A retrospective chart review evaluated postoperative pain following penoscrotal surgery in 32 consecutive patients who received liposomal bupivacaine (266 mg/20 mL suspension diluted with 10 to 20 mL of injectable saline) via local infiltration at the operative site.9 Surgical procedures included placement of inflatable penile protheses (n= 22), vasectomy and/or hydrocelectomy (n=8), and circumcision/phalloplasty (n=2). Postoperative pain scores and opioid consumption were compared to a similar cohort of patients that did not receive liposomal bupivacaine. Authors reported that liposomal bupivacaine significantly reduced immediate and delayed postoperative pain intensity scores, delayed the time to first postoperative opioid use, and reduced total postoperative opioid consumption. No adverse events were reported. This study was published as an abstract, therefore, limited information was provided with regards to the study methodology, and no numerical results were provided. Importantly, patients were not stratified by procedure type, therefore, efficacy outcomes for patients undergoing vasectomy are uncertain.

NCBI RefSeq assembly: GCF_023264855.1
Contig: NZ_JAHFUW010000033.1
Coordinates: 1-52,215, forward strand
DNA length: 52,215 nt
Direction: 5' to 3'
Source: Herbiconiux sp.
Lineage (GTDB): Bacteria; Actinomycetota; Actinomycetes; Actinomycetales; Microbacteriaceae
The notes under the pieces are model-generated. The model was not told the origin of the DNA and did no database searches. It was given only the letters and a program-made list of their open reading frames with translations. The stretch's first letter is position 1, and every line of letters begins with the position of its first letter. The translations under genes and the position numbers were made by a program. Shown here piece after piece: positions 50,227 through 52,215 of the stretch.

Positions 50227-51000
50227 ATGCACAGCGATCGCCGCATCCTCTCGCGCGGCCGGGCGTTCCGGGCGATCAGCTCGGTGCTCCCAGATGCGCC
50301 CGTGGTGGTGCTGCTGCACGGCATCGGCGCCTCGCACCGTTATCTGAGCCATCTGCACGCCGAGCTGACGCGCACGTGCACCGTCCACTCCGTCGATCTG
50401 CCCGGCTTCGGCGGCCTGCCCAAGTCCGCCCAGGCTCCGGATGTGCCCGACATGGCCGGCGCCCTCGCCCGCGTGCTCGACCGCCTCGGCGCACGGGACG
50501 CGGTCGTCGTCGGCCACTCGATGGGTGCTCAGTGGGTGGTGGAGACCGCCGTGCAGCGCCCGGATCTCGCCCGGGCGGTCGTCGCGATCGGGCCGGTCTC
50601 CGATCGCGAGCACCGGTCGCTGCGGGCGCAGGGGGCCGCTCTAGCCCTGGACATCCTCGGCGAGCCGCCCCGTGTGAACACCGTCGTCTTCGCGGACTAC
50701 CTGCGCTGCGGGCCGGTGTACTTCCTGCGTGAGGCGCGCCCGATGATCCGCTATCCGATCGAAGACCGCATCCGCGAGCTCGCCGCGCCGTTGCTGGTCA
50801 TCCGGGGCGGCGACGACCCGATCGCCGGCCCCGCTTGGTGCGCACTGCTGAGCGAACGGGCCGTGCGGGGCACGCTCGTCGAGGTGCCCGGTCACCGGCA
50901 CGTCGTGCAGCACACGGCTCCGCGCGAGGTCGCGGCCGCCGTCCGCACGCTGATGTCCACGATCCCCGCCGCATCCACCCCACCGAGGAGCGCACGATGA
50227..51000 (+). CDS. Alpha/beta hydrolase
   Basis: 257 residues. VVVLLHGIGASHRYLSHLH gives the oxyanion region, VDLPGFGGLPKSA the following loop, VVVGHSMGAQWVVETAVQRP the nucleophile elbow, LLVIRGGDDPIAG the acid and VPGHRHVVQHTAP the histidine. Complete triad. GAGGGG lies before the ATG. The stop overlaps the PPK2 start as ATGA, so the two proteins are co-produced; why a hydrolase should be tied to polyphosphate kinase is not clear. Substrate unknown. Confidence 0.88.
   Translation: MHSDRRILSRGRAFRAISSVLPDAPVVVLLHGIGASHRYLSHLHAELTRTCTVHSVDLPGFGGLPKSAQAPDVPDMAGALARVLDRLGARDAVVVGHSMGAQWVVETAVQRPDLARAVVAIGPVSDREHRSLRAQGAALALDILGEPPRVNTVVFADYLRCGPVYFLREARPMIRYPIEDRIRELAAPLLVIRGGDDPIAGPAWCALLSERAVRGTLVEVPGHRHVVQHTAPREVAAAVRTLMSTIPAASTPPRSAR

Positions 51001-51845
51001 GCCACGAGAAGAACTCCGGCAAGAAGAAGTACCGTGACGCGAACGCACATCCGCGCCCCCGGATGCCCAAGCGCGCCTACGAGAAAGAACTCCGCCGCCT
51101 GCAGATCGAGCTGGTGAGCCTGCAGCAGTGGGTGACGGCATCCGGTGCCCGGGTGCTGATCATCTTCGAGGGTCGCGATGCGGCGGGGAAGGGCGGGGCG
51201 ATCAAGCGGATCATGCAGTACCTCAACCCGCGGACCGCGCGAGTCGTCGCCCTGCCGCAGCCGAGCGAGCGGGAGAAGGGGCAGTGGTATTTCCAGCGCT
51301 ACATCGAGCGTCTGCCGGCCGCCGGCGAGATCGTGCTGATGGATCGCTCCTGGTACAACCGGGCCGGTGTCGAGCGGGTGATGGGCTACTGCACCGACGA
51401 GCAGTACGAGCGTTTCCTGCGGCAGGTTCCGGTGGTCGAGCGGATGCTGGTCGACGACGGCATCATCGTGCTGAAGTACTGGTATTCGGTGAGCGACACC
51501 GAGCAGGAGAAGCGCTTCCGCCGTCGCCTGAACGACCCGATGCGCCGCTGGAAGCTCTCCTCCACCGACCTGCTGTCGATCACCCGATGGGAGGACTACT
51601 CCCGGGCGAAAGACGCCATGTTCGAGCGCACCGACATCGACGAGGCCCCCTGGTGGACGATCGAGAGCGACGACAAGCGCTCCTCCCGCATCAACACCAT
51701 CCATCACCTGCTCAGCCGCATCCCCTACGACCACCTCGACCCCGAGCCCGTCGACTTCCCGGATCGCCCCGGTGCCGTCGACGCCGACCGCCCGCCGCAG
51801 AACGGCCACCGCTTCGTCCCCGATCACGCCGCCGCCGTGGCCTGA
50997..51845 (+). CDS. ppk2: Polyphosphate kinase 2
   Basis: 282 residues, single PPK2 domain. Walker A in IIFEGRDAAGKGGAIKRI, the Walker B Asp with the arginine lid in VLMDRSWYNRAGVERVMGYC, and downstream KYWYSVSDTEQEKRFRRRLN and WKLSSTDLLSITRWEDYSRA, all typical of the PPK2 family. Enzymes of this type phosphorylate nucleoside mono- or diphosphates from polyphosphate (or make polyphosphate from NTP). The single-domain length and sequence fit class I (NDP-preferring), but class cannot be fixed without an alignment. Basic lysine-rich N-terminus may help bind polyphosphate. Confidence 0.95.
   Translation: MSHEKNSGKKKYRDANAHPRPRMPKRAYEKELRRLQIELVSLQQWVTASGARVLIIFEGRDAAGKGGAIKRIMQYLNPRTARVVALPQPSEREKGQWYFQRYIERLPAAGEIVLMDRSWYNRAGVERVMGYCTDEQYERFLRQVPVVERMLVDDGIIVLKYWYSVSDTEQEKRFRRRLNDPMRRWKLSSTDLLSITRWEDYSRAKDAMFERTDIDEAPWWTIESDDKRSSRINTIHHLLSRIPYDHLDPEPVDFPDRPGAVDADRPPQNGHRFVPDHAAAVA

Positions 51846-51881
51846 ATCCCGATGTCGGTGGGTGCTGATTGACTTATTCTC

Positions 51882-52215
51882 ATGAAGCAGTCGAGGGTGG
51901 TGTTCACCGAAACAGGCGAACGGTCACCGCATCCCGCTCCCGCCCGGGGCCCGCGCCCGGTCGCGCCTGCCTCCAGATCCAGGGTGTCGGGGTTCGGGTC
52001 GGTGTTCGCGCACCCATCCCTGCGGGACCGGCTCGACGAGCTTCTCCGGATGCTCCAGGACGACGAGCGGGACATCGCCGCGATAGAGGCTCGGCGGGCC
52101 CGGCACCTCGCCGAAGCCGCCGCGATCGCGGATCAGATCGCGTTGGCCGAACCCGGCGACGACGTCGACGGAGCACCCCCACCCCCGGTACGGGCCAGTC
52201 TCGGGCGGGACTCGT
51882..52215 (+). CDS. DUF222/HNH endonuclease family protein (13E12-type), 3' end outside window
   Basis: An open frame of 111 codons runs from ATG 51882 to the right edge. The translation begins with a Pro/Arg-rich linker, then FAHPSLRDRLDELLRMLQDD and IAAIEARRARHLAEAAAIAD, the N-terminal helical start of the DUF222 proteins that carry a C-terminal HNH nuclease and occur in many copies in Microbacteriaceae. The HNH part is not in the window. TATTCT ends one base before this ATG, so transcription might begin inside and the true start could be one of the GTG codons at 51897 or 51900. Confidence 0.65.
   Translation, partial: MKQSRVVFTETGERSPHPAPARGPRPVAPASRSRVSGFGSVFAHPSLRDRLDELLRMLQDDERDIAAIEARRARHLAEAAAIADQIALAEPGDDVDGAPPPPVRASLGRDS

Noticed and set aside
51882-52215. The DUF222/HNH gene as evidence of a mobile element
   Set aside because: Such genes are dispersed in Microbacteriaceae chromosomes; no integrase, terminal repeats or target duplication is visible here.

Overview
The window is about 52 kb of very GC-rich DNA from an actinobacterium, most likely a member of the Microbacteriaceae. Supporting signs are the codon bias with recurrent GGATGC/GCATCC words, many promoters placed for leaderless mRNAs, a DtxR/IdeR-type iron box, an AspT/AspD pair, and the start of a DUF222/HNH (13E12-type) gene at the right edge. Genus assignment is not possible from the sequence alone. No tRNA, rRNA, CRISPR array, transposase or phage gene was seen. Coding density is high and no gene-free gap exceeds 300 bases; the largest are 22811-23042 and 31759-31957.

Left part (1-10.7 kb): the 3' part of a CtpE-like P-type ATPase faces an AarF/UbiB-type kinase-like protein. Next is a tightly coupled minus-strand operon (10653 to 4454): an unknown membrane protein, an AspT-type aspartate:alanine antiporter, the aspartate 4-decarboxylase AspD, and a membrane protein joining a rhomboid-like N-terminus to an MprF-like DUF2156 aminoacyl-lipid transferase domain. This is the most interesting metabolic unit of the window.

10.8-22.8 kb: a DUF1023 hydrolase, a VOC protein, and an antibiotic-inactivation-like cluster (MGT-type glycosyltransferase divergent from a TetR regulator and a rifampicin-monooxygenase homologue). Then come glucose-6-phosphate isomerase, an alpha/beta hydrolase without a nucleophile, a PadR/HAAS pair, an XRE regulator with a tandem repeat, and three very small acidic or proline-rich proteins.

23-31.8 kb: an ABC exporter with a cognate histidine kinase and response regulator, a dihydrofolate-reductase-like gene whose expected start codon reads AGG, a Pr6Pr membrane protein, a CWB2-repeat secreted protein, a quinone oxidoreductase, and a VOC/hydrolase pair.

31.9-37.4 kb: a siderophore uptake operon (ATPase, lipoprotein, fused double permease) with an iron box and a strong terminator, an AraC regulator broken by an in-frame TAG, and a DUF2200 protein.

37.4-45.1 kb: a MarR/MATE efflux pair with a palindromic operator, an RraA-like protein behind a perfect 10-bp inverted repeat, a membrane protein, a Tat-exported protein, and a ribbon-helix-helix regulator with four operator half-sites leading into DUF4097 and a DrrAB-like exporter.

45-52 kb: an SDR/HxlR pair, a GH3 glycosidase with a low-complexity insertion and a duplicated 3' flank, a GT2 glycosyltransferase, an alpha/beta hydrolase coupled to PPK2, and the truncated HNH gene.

A second retrospective study described andrological office-based procedures (using local analgesia only) and operating room procedures (using general or monitored anesthesia care) from 2014 to 2016.10 Liposomal bupivacaine diluted with normal saline to a final volume of 80 mL was administered via local infiltration at the beginning of the following procedures: vasectomy reversal (n=32), hydrocelectomy (n=24), testicular and microepididynal sperm aspiration (n= 24), circumcision (n=10), testicular and microepididymal sperm aspiration (n=9) spermatocelectomy (n= 4), orchiectomy (n=3), micro testicular microepididymal (n=2), testicular prosthesis (n=2), malleable penile prothesis (n=1), penile plication (n= 1), varicocelectomy (n= 1). For vasectomy reversal, 5 mL was used on the incision, 5 to 10 mL on each vas, and 5 to 10 mL on each testicular cord. Other forms of perioperative systemic analgesia were also allowed, and for patients undergoing vasectomy reversal, analgesia included acetaminophen, midazolam, and oxycodone. This study lacks specific outcome data regarding the effects of liposomal bupivacaine on perioperative outcomes. Nonetheless, the author group recommended liposomal bupivacaine for vasectomy reversal based on their experience, stating that alternative local analgesics such as lidocaine or non-liposomal bupivacaine do not provide a sufficient duration or depth of analgesia, respectively. Authors also cautioned against diluting liposomal bupivacaine beyond 60 to 80 mL due to loss of efficacy in the scrotum and penis.